Monday, 14 January 2013

New Location Temporarily

Hello Everyone,

After an amazing internship, I am back at the university for the next four months! For my ECMP 355 class (Technology in the Classroom) we are required to develop a WordPress blog. Until the end of my semester, I will be posting on here:

Monday, 10 December 2012

My Word Work Savior!

While browsing my Teachers Pay Teachers "10 Free Downloads" email -- totally worth signing up for -- I came across an amazing resource for practicing Word Work in the Daily Five.

Check out the Fabulous Firsties Blog and download this resource from Mrs. M's TpT Store!

      Word Work Task Cards & Recording Sheets

Not only does this resource include a multitude of task cards with new and interesting ideas, it also comes with the accompanying recording sheets and graphic organizers for students to document their progress. Although it is designed for first grade, I have witnessed much success with my Grade 5's. I have never been so impressed with a FREEBIE!

Sunday, 29 July 2012

Brain Break Kit

Here is a kit that I composed based on little activities or brain breaks that I have experienced. I made them up into cards for convenience. The general principle is that students' attention span is a minute/year of age. If that seems like too short a time, definitely change activities every 15 minutes or provide a brain break.

For the activity cards, click here.

For ease of access, I colour matted my cards according to approximate time needed. A purple card in my deck would take about 5 minutes of class time, whereas a pink card might take 5 seconds.

Friday, 27 July 2012

Exploding Art -- The Best Kind

As mentioned in an earlier post, my classroom’s reward system was called the “Caught Being Awesome” Jar. When I saw kids following the classroom rules, they would get a slip to add to the jar. Well, we filled that jar for the first time on July 10th! To celebrate, we did exploding balloon art!

  • PAINT SHIRTS and OLD bathing suits (Trust the bold words!)
  • Tempera paint in a variety of colours
  • Balloons
  • Funnel
  • Garbage Bags
  • Large Paper Roll
  1. Using a funnel, add some paint to a balloons
  2. Blow it up
  3. Add it to a jumbo garbage bag for easy transport and a contained mess in case of a POP
  4. Roll out some large paper outside and dump the un popped balloons
  5. Unleash the kids!

This activity was sooooo much fun and the kids loved it. To add to their artwork, some of the popped balloons even stuck to the paper which we used as a mural for the inside of our classroom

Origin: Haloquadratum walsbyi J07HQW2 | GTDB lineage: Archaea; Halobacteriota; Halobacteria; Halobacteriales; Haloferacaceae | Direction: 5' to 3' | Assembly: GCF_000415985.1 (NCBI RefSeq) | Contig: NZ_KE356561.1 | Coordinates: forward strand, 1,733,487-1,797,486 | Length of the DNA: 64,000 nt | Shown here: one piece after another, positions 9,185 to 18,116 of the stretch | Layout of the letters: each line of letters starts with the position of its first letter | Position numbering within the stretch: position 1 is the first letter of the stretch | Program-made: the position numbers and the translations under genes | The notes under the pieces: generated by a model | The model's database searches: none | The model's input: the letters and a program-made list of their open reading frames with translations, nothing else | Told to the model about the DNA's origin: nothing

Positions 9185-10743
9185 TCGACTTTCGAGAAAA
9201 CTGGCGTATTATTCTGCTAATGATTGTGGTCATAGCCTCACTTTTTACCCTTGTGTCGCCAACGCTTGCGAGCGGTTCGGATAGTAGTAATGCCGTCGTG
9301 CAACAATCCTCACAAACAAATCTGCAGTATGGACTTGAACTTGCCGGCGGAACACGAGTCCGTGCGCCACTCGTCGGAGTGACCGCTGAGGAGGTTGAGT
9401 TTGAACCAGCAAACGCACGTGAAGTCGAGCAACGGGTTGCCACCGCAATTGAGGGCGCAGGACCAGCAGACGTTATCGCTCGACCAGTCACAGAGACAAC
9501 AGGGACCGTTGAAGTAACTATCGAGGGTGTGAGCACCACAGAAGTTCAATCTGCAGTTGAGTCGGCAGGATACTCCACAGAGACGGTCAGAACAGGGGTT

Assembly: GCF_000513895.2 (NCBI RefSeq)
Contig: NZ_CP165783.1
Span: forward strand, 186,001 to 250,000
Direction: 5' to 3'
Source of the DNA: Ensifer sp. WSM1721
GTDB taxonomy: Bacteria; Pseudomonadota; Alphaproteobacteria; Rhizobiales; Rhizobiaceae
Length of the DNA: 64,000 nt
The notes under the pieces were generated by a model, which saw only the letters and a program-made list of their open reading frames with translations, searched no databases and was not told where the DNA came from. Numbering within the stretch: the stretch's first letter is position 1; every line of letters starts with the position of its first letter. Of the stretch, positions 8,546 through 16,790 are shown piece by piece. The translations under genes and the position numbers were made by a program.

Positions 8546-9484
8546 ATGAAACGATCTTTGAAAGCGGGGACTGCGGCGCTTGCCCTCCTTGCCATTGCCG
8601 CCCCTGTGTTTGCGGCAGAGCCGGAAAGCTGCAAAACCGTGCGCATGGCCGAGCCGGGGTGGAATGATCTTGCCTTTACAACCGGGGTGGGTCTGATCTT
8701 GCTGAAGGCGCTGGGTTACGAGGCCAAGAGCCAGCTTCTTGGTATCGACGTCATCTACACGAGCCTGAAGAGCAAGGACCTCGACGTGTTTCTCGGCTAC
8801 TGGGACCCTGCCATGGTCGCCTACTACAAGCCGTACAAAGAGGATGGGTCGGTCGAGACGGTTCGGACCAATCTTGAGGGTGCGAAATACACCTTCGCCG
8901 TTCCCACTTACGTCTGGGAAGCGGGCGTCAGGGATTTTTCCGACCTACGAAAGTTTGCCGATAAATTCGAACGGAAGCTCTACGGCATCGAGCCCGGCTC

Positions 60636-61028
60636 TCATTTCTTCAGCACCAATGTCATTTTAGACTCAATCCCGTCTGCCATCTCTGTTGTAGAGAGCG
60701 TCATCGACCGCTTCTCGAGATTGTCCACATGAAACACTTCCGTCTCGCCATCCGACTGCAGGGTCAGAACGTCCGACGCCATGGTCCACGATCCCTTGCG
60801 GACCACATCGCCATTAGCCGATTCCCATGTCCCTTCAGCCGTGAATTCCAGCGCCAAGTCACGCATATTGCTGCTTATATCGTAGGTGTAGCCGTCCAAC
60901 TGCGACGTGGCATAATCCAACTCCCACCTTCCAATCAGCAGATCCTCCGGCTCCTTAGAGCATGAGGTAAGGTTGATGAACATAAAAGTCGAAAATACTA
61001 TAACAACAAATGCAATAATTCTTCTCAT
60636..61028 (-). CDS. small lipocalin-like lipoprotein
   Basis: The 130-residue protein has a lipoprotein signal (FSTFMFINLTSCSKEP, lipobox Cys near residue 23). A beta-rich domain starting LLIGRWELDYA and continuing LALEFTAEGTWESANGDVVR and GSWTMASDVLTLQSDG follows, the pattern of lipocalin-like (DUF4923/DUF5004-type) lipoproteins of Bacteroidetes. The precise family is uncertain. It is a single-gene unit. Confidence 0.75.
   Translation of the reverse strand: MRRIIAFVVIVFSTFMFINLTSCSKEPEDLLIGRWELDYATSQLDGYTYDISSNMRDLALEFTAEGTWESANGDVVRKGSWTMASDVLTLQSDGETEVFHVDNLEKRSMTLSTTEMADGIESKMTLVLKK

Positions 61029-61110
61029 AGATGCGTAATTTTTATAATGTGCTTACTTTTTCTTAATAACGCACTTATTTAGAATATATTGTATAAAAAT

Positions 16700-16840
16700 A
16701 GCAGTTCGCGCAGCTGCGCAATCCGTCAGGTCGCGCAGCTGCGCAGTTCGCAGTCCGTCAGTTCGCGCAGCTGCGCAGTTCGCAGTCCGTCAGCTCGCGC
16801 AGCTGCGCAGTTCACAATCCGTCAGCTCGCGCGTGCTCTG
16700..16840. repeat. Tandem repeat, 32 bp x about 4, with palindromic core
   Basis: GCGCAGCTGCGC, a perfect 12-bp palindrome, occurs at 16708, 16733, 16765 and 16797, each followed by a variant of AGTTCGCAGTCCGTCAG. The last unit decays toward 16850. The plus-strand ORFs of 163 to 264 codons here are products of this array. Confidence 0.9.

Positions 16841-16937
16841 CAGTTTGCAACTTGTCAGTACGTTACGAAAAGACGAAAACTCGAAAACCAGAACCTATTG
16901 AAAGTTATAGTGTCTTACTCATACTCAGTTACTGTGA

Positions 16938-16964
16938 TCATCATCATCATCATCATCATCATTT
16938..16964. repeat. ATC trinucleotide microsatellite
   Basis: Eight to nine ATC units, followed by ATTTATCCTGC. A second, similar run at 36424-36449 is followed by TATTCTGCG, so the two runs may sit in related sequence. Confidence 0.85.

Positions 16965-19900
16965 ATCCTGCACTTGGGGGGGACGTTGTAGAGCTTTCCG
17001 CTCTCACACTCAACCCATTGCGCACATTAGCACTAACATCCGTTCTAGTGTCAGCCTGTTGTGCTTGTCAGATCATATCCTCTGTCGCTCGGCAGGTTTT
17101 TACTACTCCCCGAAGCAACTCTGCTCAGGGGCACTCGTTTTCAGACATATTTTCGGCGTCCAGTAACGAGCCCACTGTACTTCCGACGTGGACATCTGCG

NOTE: Make sure you are ok with paint splatter. We decorated the shed and windows of our centre, however it washed off after a few good July storms!

Saturday, 21 July 2012

Bubble Party!

Initially designed to be outside, we had to move our planned bubble party inside when the winds in Regina were gusting to about 80km/hour. Although it was messy (and took a bit of elbow grease), we had a blast!

Before our party, we had to make sure that we were wearing our professional bubble explorer outfits! The kids loved the goggles.

We filled a kiddie pool full of bubble solution in the middle of the room.

Bubble Art: Give each kid a cup filled with some watered down tempera paint and a few drops of dishsoap. Add a straw and let the bubbles overflow onto some paper.

In addition to these activities, we also had bubble wrap taped to the floor all over the room and a bubble machine! The kids were engaged for the whole afternoon.

Empty Counter Top?

Friday, 20 July 2012

Window Art

“In order to act as an educator for the child, the environment has to be flexible; it must undergo frequent modification by the children and the teachers in order to remain up-to-date and responsive to their needs to be protagonists in constructing their knowledge." (Gandini, 1998)

When looking for ways to improve the classroom environment, I sought out an art project that would also provide an opportunity for learning. Taking advantage of an open window space, I found the idea of using recycled milk jugs to make art. Not only did it turn out beautifully, but it also sends the important message of environmental responsibility and sustainability to children. Instead of using brand new art supplies, we made use of what we already had.

Teacher Prep
1. Save milk jugs. At the centre we use 14/week so it did not take long. Educators may also ask parents to contribute.
2. Wash them out thoroughly. Unwashed plastic exposed to sunlight in the window will not produce a smell to enhance your classroom environment!
3. Depending on the age of the children, you might want to cut off the handle and the spout of the jug.
4. To make the "paint", mix together about 1 cup of glue, a few drops of dish soap, and as much food colouring/water colour to get your desired colour. NOTE: This amount of paint will go a long way! 

1. Have children cut out any shape that they want.
2. Using paint brushes or glue spreaders, have them decorate their pieces. Some may choose to spread it out, or make a drizzle pattern.
3. Hole punch either end of the piece and string them together using fish line.
* We used a fallen tree branch to add an earthy component to our window art.

For more ideas on recycled art, check out the Recycled Arts and Craft Guide